The scoop on stevia
Emma Stirling APD
The 'pure, white and deadly' myths surrounding sugar have helped create a huge market for alternative sweeteners. Some, such as aspartame (Equal/Nutrasweet) and saccharin, have themselves been subject to a huge number of urban myths and internet scare-mongering about their supposed poor safety record. But these non-nutritive sweeteners are in fact among the world’s most tested and evaluated food ingredients and there is an extremely lengthy government process in place for approval, monitoring, review and regulation before they are allowed to be included in the food supply.
This process includes scientific risk assessment reports, independent scientific review plus public consultation and can take several years. The latest tabletop sweetener and food ingredient to go through this process and be added to the alternative sweetener ranks is stevia, the common name for the extract stevioside made from the leaves of Stevia rebaudiana, a natural, sweet-tasting plant native to South America. It has recently been approved by the US Food and Drug Administration (USFDA) and Food Standards Australia New Zealand (FSANZ).
You can now find stevia in hundreds of food products including teas, soft drinks, juices, yogurt, soymilk, baked goods, cereals, salad dressings and confectionery. Interestingly stevia is not yet approved as a food ingredient by Canadian regulators. And before you jump to the conclusion that Canadians are more wary than the rest of us, it just means that they are on a different timeline and yet to assess an application for stevia. You can read more background on stevia in Canada here.
What I would like to suggest is that rather than focus on the safety of non-nutritive sweeteners like stevia, you really need to devote your energy to deciding if they will work for you. For your diabetes management? For your weight loss? For your style of cooking, eating and family meals? For your budget?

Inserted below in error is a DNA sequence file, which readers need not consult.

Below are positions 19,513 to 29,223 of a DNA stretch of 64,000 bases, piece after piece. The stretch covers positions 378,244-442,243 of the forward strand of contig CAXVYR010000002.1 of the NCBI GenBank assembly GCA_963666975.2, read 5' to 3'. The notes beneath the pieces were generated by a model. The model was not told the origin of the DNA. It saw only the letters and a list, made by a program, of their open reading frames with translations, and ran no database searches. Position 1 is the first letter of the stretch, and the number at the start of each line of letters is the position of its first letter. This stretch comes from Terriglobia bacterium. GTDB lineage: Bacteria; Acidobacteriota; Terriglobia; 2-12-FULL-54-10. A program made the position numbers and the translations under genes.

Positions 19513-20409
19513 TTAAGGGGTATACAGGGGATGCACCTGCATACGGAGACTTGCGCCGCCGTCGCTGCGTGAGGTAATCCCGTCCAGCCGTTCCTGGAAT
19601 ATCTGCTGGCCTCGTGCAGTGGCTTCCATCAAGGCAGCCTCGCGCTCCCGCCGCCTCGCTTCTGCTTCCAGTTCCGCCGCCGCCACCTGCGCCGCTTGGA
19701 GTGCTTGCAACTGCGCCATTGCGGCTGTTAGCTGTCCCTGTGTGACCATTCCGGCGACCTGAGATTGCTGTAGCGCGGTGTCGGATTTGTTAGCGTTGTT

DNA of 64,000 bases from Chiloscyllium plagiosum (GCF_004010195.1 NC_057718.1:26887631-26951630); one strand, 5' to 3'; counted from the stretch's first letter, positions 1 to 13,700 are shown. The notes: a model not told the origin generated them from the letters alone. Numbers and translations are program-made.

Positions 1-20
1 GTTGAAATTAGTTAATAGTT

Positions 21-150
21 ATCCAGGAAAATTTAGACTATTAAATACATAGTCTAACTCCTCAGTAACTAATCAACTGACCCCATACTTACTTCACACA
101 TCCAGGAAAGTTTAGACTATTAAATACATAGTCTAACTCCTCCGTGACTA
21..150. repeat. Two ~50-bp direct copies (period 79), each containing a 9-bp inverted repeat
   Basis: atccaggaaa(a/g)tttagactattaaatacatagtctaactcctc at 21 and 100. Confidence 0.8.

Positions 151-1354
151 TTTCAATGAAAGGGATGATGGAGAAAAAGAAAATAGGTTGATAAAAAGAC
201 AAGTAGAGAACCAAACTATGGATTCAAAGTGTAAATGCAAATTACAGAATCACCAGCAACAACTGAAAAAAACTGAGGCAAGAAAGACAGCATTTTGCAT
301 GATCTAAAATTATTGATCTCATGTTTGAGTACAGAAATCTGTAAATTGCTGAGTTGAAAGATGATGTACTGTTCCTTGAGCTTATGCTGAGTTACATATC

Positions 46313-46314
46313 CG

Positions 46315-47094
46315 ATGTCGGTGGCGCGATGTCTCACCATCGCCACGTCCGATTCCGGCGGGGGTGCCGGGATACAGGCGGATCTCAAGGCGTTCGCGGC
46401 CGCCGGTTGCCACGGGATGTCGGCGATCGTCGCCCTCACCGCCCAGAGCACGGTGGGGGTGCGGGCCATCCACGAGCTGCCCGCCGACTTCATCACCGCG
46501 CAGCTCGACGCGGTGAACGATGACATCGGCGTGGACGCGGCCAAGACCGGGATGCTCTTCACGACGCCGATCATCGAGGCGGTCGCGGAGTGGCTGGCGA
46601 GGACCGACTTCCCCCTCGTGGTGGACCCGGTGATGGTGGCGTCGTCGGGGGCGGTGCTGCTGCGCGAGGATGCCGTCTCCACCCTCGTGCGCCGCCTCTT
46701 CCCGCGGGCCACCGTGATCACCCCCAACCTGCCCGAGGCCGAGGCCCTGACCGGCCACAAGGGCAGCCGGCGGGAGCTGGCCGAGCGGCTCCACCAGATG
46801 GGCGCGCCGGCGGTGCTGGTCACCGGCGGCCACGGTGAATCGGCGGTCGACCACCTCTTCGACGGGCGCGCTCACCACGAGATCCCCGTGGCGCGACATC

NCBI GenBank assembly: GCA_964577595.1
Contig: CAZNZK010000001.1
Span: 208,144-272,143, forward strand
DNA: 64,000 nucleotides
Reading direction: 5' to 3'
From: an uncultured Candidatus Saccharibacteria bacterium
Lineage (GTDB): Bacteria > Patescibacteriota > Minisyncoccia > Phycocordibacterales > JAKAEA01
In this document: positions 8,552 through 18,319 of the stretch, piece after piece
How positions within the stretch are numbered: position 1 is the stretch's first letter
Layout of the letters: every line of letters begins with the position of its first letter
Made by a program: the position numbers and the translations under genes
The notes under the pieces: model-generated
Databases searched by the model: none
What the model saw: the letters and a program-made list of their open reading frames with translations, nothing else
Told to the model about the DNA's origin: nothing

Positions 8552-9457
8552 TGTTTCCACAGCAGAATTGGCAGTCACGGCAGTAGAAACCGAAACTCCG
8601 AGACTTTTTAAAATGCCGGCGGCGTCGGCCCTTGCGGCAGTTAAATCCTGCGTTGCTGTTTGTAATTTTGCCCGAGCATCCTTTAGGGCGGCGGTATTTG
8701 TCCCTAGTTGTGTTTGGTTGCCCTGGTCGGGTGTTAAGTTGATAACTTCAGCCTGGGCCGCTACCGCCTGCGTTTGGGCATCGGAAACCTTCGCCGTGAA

Stevia for example will have virtually no effect on your blood glucose levels and can help you cut back on your calories if you use it to replace equivalent amounts of sugar, honey, etc... And one recent study reported in Appetite found that people do not compensate with extra calories or kilojoules after consuming food and drinks sweetened with stevia and participants reported similar levels of satiety (appetite satisfaction) to consuming a high calorie sucrose preload. You can read further studies on stevia at the Global Stevia Institute.
The major drawback of stevia and other non-nutritive sweeteners is that they aren’t as versatile as sugar and honey and other nutritive sweeteners. This is because:
So if you invest in stevia to sweeten your tea or coffee, you will still have to keep sugar (Logicane is a good option) in the pantry if you occasionally like to bake or make desserts.
- They tend not to be heat stable.
- They don’t brown or caramelise.
- They don’t add texture or bulk to food when used in baking or making desserts.
- And they also tend to be much more expensive gram for gram.
Emma Stirling is an Accredited Practising Dietitian and health writer with over ten years experience writing for major publications. She is editor of The Scoop on Nutrition – a blog by expert dietitians. Check it out for hot news bites.